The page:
Arts Magazine, "Katinka Mann"

Hedy O'Beil, Hansen Gallery, 3/78

"Homage to the Hexagon" might well be the title of this show, for that six-sided polygon is the basic form of all of the artist's work  The constructions and they are clean and well crafted are designed to deceive. When viewed  from the front they appear flat and two dimensional, but as the viewer changes his position the dimensionality of the work emerges.  Exuberant is one of the best of these.  Chastely white, with the lateral planes painted yellow; this is a handsome piece.  The graphics, for the most part intaglio prints also are hexagonal.  Thy are interesting as they demonstrate the effect of color on space, shape and movement.  The artist has combined acquaint with low relief embossing to create a visually interesting work.  In other graphics the artist has taken several copies of the same print and by cutting out parts and arranging them in three dimension space, she not only works with collage but also deals with real spatial relationships. Sometimes a print is fixed on a plastic form (graphmobile), naturally a hexagon, suspended in space so as to pick up reflections from surrounding objects.  Katinka Mann is inventive and willing to experiment. She has narrowed the focus to one form, but she has explored it in many directions.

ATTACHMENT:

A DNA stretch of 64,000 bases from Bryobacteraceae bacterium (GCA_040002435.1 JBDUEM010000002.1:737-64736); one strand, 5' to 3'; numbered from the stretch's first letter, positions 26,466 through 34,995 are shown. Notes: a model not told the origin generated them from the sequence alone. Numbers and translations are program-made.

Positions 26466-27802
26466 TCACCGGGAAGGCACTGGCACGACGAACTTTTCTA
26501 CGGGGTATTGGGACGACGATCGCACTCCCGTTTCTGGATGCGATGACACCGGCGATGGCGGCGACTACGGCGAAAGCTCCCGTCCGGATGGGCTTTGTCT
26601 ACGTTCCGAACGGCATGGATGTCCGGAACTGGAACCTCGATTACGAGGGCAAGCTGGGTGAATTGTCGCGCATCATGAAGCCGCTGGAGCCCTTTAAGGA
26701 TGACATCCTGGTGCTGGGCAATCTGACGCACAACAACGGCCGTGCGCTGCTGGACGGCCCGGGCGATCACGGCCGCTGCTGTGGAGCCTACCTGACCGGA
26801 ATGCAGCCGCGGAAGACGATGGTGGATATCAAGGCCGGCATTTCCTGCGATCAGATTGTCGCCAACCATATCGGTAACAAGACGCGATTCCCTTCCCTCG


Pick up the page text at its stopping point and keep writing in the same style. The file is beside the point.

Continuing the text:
Newday, "Gallery Features Six-Sided Figures"

Malcolm Preston,  Baiter Gallery, 2/1969